CIA internal history of Argo/the Canadian Caper
Argo, the recent Oscar-winning film directed by and starring Ben Affleck tells the story of the 1979-80 Canadian Caper used to exfiltrate 6 US diplomats from revolutionary Iran. When student revolutionaries took control of the US embassy in Tehran in early November 1979 all the diplomats (and spies) they found there were taken hostage. Many were held for 444 days, not released until the covert deal was struck that helped Reagan get elected over Carter. However, 6 people working for the US State Dept. fled the embassy compound as the radicals arrived, managing to escape to hide in the Tehran houses of friendly diplomats, including the Canadian ambassador to Iran Ken Taylor.
The CIA’s Tony Mendez (the same one whose book was considered for adaptation by CIA-friendly Survivor producer Craig Piligian) came up with a plan to invent a Hollywood production company, pretend the 6 were members of a Canadian film crew that had landed in Iran for a few days to scout locations for a make-believe film. He enlisted the help of a few friendly Hollywood types, set up an office and obtained a sci-fi script with a Middle Eastern setting. They called the made up film project Argo, in part inspired by a crude joke that is repeatedly made in the 2012 Affleck film version of the story.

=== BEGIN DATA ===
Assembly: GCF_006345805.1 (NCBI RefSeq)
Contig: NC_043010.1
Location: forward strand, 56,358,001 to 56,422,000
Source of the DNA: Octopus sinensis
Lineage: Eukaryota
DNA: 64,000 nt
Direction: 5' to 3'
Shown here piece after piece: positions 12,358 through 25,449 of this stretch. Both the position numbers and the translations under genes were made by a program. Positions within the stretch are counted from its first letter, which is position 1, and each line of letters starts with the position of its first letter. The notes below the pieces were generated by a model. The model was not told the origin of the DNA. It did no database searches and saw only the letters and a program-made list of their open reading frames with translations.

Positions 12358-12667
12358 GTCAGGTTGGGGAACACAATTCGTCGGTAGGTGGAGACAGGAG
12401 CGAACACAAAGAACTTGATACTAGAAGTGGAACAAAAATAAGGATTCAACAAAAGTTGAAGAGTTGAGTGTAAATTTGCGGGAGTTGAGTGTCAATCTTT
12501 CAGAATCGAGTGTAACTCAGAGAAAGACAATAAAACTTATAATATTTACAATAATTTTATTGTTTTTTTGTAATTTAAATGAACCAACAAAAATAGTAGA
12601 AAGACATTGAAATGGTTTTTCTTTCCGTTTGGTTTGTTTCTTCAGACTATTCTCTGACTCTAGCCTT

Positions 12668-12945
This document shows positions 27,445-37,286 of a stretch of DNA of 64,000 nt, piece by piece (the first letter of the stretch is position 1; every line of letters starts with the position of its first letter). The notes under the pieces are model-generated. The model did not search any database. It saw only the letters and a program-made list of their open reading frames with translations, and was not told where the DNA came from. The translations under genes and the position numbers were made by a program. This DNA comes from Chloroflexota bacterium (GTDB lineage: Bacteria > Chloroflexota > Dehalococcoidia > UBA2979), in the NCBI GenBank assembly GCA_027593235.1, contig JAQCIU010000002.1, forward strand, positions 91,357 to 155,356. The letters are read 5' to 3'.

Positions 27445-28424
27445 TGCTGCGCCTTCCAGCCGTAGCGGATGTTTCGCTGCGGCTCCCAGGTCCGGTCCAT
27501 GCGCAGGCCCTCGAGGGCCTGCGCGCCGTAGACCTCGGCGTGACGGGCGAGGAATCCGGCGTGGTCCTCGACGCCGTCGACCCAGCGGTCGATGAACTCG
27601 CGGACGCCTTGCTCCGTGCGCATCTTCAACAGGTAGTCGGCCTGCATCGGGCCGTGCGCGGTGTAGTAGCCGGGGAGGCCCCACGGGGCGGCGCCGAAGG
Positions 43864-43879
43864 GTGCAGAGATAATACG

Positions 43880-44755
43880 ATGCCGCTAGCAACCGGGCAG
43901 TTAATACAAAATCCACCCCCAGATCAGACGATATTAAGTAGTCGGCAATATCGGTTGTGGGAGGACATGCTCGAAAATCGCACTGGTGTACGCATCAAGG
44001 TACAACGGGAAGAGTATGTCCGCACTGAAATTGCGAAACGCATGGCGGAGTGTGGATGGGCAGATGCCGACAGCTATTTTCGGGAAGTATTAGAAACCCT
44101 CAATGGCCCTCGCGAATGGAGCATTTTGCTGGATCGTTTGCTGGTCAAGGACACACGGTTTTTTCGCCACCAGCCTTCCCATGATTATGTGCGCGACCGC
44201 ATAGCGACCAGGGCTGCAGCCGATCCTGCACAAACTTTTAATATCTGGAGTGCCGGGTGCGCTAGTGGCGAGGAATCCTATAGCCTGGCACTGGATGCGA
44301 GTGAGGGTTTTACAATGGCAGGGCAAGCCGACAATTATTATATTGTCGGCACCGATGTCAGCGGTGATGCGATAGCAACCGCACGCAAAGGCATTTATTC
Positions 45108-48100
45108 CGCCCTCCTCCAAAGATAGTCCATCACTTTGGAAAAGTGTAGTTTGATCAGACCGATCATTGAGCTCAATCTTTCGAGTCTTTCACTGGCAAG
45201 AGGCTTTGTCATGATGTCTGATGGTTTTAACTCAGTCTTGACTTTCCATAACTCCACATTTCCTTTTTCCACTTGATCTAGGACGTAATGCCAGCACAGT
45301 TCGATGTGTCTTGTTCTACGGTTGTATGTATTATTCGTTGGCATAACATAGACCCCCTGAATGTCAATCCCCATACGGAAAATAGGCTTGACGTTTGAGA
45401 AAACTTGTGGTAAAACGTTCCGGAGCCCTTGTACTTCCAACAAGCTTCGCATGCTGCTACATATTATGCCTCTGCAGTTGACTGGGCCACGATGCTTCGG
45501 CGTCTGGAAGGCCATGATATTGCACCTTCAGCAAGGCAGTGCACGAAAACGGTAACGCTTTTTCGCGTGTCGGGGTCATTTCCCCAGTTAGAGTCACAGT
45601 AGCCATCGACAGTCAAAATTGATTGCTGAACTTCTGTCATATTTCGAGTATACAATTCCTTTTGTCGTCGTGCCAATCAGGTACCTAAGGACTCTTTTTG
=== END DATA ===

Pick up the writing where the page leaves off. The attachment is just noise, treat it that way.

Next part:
The mission was a success, and in January 1980 Mendez, his CIA accomplice ‘Julio’ and the 6 embassy officers got through the airport and out of Iran on a SwissAir flight to Zurich. However, the film adaptation is far from accurate. According to the CIA’s own internal history of the operation, written by Mendez, does not mention anything about the group being confronted in a Tehran bazaar while pretending to scout it as a shooting location. In particular the climactic sequence in the airport, in particular the ludicrous section where Revolutionary Guards chase the SwissAir plane down the runway, bear no relation to the version told by Mendez. The film has been heavily criticised for its inaccuracy, notably by Ken Taylor himself, who is portrayed in the film in a very minor and ineffective role. Taylor also pointed out in an interview that he was in Toronto on the night that the film premiered, but he was not invited.
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